Director: Billy Ray
Cast: Chiwetel Ejiofor, Julia Roberts, Nicole Kidman and Alfred Molina
Running Time: 111 minutes
Release Date: February 26th
Cinema evolves by way of a back and forth between creative minds operating in different environments, and not necessarily within the exact same medium. One such example is how the thriller genre advanced over the past four decades. Don Siegel made Dirty Harry in 1971. John Woo decided to make a Hong Kong version, better known as Hardboiled, released in 1992. Then, Quentin Tarantino, heavily influenced by Woo during the writing of Reservoir Dogs, paid tribute to him, whilst also reassessing the American crime drama upon falling in love with Hong Kong directors such as Wong Kar Wai and Ringo Lam, alongside Japan’s Kenji Fukasaku, and Toshiya Fujita. Promoting and taking films like Chungking Express and Battle Royale to the States, this impact was huge. Hollywood began hiring Asian directors, J-Horror remakes became the new fad, and eventually, franchises like The Hunger Games ended up on the big screen.
Snowballing is essential to the advance of a medium, and right now, one can see how the New Golden Age of Television has heavily impacted cinema. Without Mad Men, Jay Roach’s Trumbo would have a very different aesthetic. Triple 9 intended to capitalize on the global success of a plethora of shows produced by HBO, and AMC, and now, ‘Secret in their Eyes’ has come out, bearing all the hallmarks of a Scandinavian thriller series and, closer to home, True Detective.
From Breaking Bad to The Sopranos, these past few years of quality television could not have existed in such a form were it not for the work of Francis Ford Coppola, Martin Scorsese, Andrew Lau and Alan Mac. Yet, now it would seem the big crime dramas are imitating television, once a cheap form of entertainment, and today the pinnacle of visual storytelling.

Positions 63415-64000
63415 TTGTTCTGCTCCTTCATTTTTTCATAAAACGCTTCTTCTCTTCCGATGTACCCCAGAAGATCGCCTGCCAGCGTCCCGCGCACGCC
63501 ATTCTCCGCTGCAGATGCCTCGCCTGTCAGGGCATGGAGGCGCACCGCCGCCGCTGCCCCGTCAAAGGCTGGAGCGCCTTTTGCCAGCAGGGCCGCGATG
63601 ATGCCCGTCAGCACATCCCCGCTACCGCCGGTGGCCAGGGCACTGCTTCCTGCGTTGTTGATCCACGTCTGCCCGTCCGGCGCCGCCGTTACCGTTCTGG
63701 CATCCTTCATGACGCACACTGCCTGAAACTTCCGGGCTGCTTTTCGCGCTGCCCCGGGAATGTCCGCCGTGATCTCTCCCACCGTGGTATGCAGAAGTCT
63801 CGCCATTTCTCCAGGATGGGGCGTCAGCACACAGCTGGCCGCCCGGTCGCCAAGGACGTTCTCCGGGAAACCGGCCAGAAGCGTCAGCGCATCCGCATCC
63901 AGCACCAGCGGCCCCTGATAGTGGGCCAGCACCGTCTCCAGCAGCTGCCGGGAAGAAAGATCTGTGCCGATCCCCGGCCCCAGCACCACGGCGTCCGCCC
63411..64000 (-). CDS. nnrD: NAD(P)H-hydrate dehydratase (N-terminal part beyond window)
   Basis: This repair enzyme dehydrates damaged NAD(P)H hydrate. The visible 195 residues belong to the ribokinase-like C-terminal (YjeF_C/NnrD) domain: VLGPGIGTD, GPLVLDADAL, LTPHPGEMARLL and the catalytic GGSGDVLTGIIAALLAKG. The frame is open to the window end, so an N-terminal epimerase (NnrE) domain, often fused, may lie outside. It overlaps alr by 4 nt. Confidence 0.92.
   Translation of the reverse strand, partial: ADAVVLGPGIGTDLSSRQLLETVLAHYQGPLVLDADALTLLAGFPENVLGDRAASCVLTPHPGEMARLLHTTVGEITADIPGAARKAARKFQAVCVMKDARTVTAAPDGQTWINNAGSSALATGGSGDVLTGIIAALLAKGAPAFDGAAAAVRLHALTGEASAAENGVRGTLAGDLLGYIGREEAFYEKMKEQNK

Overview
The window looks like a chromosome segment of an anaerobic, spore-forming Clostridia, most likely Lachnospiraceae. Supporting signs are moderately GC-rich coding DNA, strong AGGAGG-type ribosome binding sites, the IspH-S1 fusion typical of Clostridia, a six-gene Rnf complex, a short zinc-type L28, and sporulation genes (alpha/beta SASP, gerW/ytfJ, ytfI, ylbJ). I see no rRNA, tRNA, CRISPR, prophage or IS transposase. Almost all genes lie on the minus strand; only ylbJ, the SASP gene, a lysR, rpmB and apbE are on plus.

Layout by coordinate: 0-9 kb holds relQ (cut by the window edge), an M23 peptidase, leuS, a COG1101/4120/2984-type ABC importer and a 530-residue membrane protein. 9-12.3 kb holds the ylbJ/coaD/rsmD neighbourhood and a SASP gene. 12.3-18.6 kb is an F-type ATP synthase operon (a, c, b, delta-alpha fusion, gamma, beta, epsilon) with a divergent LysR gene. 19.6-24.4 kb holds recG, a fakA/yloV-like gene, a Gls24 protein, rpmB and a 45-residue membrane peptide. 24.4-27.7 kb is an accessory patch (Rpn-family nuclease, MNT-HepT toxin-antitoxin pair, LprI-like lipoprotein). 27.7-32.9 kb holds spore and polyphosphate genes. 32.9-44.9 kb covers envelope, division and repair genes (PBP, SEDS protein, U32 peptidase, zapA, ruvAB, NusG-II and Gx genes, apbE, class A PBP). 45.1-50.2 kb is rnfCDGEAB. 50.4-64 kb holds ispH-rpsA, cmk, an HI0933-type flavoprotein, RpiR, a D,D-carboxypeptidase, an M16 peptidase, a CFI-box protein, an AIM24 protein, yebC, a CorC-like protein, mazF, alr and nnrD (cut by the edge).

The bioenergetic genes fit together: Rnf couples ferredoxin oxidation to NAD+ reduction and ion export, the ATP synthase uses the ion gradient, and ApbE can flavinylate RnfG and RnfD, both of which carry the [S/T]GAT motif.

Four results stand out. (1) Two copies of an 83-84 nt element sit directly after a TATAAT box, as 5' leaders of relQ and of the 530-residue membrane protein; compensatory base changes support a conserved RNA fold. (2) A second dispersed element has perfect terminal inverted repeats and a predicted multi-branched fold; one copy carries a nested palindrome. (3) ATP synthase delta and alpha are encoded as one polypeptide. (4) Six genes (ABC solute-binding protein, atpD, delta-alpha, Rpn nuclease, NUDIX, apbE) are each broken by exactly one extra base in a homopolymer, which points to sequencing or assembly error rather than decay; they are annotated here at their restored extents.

Written and directed by Billy Ray, who adapted the first Hunger Games script (although technically Kenji Fukasaku and Koushun Takami should be given credit here), Secret in their Eyes is another thriller, with politically charged overtones. Based around the brutal rape and murder of a young woman, the story follows Ray (Chiwetel Ejiofor), the head of security at Citi Field stadium in New York. A former member of the Counter-Terrorism Joint Task Force, in the present he obsesses over this woman’s murder, since she was the daughter of a former colleague and friend, Jess, played by Julia Roberts.
Attempting to track down the man he is certain committed the crime, a significant breakthrough motivates him to travel back to his old workplace, and alert his ex-co-workers as to this discovery. Fighting to convince them, at this point, the story jumps back to January of 2002 (four months after 9-11) when he was trailing a potential radical jihadist cell operating out of a local mosque. However, when the body of Jess’ daughter is found in a dumpster next to this holy construct, Ray’s need to solve this mystery blurs the lines between counter-terrorism and detective work. Capable of justifying this as part of the War on Terror, since the culprit is suspected to be Muslim, unfortunately his efforts are hindered when it comes to light that the perpetrator is in fact a snitch, infiltrating the terrorist cell, and feeding Ray’s people intelligence concerning a potential attack.
Harking back to the age old question sung by Pete Seeger, Ray is asking the American government, which side are they on? And, as the answer becomes frustratingly unclear with the passing of time, he must make the choice to either adhere to wartime standards, or resort to frontier justice, hence committing, in the words of George Bluth from Arrested Development, “light treason”.
A commentary on how today, America is forced to face the demons they created in Iraq, but struggling to formulate a moral means of repairing the catastrophe, this political allegory come across as thin, and weak in the parallels drawn. Far better as a work of entertainment, twisting and turning at every corner, the element of surprise is the main highlight in this average piece of work. Once you get beyond that, excluding a few snippets of dialogue, which are salient, amusing, or chilling, there is very little herein worth savouring.
Like the current crisis in the Middle East, this is a broken place, without any clear area wherein one could intervene to sufficiently improve the area as a whole. So, I will say, for at least another few months, stick to watching television dramas. The snowball is still in its early stages. It will require another few rolls down the idea hill before you should give it any class of serious attention.